Saturday, 28 September 2013

Granola and Berry Muffins with Greek Yogurt Frosting

These sound very much like something you would get from a chain coffee shop, but they have the benefit of being homemade, so they aren't dense and claggy like most shop bought muffins. The recipe I based this on was Nigella's for granola muffins. I initially thought berries would be a good addition, and then adding something yogurty seemed like a natural progression- one of my favourite breakfasts in muffin form.

The yogurt frosting is simply yogurt and sieved icing sugar, mixed together. But I was really pleased with it, as it has a slight tang from the yogurt and it sits softly on top of the muffins. It does though up a dilemma, however- if you want to eat the muffins warm (the best way) you don't want to ice them and let them sit, as the frosting will just run off the muffins. So you can have them cool with frosting, or warm without. There is the possibility of spooning the frosting on a muffin as you eat it, then you get the combination of warm muffin and cooling yogurt.

From the amount of batter I made, I ended up with 6 large muffins, and 11 mini-muffins. As I was simply bulking out the original recipe with berries, the large yield wasn't surprising.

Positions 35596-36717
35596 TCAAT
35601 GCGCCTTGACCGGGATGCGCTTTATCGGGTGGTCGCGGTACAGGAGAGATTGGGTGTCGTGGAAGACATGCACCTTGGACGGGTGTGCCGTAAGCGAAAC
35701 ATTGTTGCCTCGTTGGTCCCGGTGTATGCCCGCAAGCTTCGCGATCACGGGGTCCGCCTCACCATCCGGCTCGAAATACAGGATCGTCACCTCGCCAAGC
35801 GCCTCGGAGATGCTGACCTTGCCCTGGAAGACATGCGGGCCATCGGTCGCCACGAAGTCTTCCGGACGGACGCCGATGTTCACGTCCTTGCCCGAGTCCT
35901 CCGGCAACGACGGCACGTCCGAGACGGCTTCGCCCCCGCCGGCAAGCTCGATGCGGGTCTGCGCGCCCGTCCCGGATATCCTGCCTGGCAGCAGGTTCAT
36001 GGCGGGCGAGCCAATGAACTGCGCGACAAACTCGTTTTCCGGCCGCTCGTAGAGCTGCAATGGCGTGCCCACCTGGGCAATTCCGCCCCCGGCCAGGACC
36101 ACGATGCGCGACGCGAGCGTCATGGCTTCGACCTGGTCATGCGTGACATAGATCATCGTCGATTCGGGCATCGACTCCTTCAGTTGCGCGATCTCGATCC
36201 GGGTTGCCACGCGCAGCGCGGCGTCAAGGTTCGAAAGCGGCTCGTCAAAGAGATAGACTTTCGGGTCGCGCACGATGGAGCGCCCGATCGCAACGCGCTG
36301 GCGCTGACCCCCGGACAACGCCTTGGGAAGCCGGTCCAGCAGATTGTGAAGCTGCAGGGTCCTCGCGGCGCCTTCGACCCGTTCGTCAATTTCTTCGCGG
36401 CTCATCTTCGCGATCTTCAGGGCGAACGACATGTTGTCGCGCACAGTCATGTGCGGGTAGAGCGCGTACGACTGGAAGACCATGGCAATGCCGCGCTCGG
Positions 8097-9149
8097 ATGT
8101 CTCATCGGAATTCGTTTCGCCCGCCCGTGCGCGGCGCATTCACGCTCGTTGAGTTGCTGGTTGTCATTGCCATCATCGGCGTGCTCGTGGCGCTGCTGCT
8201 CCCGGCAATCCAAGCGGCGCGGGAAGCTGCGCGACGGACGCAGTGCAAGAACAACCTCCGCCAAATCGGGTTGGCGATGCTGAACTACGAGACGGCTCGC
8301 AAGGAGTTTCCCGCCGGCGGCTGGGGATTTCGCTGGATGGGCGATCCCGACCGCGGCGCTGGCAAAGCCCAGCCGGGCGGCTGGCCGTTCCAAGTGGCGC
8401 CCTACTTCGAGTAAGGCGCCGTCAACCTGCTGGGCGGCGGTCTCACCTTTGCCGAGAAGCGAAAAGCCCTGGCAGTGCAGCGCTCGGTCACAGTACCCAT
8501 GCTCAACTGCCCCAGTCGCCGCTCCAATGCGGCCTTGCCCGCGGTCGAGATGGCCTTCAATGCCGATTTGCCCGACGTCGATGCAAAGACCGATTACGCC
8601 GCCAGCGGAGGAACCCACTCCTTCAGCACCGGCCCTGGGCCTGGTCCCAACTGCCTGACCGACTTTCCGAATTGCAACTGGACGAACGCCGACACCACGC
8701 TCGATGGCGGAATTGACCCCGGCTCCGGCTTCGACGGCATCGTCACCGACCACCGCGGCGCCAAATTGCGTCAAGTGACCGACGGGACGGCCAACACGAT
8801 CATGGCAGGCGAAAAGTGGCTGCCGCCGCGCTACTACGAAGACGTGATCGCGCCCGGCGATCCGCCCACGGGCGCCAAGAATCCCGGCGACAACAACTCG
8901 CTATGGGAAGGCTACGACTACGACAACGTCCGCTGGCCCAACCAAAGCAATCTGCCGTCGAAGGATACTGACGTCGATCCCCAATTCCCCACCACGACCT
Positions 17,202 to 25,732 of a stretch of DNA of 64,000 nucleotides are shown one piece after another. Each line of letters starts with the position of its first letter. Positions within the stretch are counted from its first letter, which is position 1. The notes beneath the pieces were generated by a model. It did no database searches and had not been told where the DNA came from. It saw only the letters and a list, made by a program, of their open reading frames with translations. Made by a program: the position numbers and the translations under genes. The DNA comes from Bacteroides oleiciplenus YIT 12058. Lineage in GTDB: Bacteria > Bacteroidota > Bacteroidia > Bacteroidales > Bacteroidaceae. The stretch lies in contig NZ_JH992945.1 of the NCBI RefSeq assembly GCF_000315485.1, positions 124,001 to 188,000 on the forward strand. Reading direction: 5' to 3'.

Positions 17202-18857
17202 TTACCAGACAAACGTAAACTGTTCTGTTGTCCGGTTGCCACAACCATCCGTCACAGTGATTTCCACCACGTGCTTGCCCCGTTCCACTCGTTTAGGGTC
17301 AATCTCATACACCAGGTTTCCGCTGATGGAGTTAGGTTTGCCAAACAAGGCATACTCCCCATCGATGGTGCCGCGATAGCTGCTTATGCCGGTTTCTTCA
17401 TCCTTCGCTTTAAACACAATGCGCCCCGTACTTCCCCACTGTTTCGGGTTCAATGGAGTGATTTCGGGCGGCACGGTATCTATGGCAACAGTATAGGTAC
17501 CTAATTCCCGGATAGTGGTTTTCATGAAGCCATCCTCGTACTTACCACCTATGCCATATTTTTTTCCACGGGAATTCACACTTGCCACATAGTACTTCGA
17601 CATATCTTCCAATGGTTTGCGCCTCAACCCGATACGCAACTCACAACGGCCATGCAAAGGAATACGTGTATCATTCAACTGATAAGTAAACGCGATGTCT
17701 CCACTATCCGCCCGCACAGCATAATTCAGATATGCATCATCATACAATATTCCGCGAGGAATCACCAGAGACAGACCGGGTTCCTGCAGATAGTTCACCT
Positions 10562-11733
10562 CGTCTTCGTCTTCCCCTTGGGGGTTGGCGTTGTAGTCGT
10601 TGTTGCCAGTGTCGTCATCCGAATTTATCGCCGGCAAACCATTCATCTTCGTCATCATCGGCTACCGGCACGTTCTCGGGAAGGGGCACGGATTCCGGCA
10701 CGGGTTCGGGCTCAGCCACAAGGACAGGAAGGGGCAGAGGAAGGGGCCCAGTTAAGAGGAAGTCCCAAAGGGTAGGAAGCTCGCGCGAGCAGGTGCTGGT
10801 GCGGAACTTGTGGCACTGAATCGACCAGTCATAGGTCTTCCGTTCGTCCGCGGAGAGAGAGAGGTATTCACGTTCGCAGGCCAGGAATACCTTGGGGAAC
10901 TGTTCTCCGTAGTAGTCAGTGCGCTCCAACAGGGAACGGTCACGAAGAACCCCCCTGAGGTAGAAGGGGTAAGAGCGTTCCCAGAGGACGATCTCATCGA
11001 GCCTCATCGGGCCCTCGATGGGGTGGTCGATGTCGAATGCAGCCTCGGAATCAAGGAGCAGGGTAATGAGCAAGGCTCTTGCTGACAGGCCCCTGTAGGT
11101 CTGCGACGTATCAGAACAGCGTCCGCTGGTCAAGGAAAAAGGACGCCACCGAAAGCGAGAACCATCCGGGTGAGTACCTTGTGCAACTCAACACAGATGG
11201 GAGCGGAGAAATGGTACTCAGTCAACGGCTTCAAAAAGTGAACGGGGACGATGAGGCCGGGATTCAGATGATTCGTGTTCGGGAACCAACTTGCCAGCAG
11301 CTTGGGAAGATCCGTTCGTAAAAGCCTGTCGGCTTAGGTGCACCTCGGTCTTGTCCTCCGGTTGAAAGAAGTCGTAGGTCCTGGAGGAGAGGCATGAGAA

The recipe for the granola muffins can be found here. I added about 150g berries stirred in with the granola, a mix of blueberries and redcurrants, but I most berries could be used. For the icing, I mixed about 100g Greek yogurt with 4 heaped tsp icing sugar. This didn't make enough for all the muffins, I only wanted to make a small amount as it was an experiment. So if you want to make enough for all of them, I would triple the quantity

Monday, 16 September 2013

Harissa Roast Chicken

This is a very simple roast chicken recipe, which I made when I had a chicken in the fridge, but little inclination to go to the shops to buy flavourings. Luckily, I had a jar of Belazu Rose Harissa, which is a lovely product, something I buy when I take myself out to Waitrose as a treat. I served it with flatbread, roasted tomatoes and olives with feta and some garlicky yoghurt. If I had been to the shops, perhaps I would have got some mint for the yoghurt, or may even bought the ingredients for tabbouleh (which I think this would have gone especially nicely with the chicken). Even so, it was a great meal.